Please Enter a Search Term

Laboratory Selection - Case E1

Amos Jones was accepted to an excellent graduate program in molecular biology. The faculty was relatively small but there were two outstanding professors, Claire Cheng and Patricia Slocum, who really determined the quality of the graduate program. Amos had been encouraged to train under Dr. Slocum by his undergraduate advisor.

Amos planned to do rotations in both the Cheng and Slocum laboratories. When inquiring about the research activities in the labs, Amos was told by Dr. Slocum's trainees that whether for a rotation or a thesis, Amos would be given a specific project, he would be expected to communicate results only to his direct supervisor, and he would have to give a formal presentation on the progress of his research once every two months. They noted that daily handwritten and dated entries were required for their laboratory notebooks. Much of the work had potential for commercial applications, so the laboratory was locked even during the day, with entry limited to the staff. The graduate students were reluctant to describe their experiments. The pace was very intense and trainees were required to prepare abstracts for the two important national meetings every year .The trainees also noted that many famous investigators visited the lab, spending time in formal and informal scientific discussion. Trainees were allowed to examine copies of papers that Dr. Slocum had received for review and to discuss them at lab meetings. They also saw an occasional grant application that she was asked to review. The trainees expected to be in great demand for postgraduate fellowships.

Professor Cheng's students reflected on the openness of the laboratory and her constant and immediate availability. They thoroughly enjoyed broad scientific interplay within the lab and with investigators on campus and elsewhere. They indicated that they were encouraged to explore their own ideas and expected to select their own thesis project. The students gave no formal presentations except when rehearsing for meetings. Progress in the laboratory was episodic rather than steady as various concepts were explored. Although their notebooks were not specifically examined, Dr. Cheng knew about every experiment and provided constructive criticisms and suggestions. Dr. Cheng did not go to many meetings and refused to show papers she received for review to her trainees. The students admitted that they felt a little out of touch with the newest developments in the field. Although Dr. Cheng did not enjoy the same prestige and reputation as that of Dr. Slocum, the trainees said Dr. Cheng's lab was a much more pleasant and collegial environment in which to work.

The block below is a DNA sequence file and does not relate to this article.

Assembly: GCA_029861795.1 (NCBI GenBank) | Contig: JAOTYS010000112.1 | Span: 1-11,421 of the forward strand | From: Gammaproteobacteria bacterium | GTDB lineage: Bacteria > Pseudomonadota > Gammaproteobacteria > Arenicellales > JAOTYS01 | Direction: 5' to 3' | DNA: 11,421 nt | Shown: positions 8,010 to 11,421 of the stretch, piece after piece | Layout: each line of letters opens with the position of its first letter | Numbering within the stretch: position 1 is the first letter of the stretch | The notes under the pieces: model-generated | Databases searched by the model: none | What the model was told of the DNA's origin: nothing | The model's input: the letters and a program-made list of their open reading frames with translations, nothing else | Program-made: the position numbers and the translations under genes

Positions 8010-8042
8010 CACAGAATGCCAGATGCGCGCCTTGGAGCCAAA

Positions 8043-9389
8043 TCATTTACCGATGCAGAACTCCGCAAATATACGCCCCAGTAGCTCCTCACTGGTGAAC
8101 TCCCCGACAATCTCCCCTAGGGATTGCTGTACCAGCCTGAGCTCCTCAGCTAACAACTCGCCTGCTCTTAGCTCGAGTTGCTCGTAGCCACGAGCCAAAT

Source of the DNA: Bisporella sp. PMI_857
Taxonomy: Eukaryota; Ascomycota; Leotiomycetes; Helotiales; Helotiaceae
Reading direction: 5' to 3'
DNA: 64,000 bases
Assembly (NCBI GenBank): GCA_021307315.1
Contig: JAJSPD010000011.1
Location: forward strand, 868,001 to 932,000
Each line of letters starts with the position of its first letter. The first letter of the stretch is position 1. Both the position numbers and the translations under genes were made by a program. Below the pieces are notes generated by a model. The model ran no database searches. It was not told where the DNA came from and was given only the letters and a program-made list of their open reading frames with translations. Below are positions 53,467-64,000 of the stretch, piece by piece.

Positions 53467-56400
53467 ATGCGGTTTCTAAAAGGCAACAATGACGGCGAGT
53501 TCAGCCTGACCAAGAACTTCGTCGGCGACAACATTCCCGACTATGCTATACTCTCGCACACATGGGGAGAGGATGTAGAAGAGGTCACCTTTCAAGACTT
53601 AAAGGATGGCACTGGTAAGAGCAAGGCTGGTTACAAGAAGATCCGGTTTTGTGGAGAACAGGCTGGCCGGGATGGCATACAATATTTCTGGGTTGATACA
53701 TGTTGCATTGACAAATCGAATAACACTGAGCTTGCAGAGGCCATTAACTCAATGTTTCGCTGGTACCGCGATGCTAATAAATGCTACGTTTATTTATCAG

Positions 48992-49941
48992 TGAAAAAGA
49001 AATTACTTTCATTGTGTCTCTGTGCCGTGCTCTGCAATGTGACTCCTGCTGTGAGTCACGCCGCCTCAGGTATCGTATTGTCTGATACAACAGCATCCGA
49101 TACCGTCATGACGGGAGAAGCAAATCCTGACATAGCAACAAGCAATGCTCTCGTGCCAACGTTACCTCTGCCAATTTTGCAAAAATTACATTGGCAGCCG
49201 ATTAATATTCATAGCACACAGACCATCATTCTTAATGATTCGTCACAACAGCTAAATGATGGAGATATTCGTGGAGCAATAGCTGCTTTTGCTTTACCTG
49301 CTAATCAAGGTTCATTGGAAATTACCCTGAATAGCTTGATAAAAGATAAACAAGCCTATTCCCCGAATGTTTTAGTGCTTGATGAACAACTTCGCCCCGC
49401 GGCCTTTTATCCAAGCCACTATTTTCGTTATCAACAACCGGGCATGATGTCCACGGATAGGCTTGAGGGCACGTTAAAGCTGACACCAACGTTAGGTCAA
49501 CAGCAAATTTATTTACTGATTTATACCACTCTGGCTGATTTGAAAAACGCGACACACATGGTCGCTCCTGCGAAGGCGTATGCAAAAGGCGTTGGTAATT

Questions:

  1. If you had to prioritize, which features would you value most highly in the selection of a laboratory for your rotation or for your thesis work?
  2. What criticisms would you have of each laboratory as described? What would you describe as the strengths of each lab?
  3. What would you like to know about an investigator and laboratory prior to selecting that individual as your thesis advisor?
  4. The two laboratory chiefs presented in this scenario represent somewhat different philosophical views of science. How do you view a career in science?
Share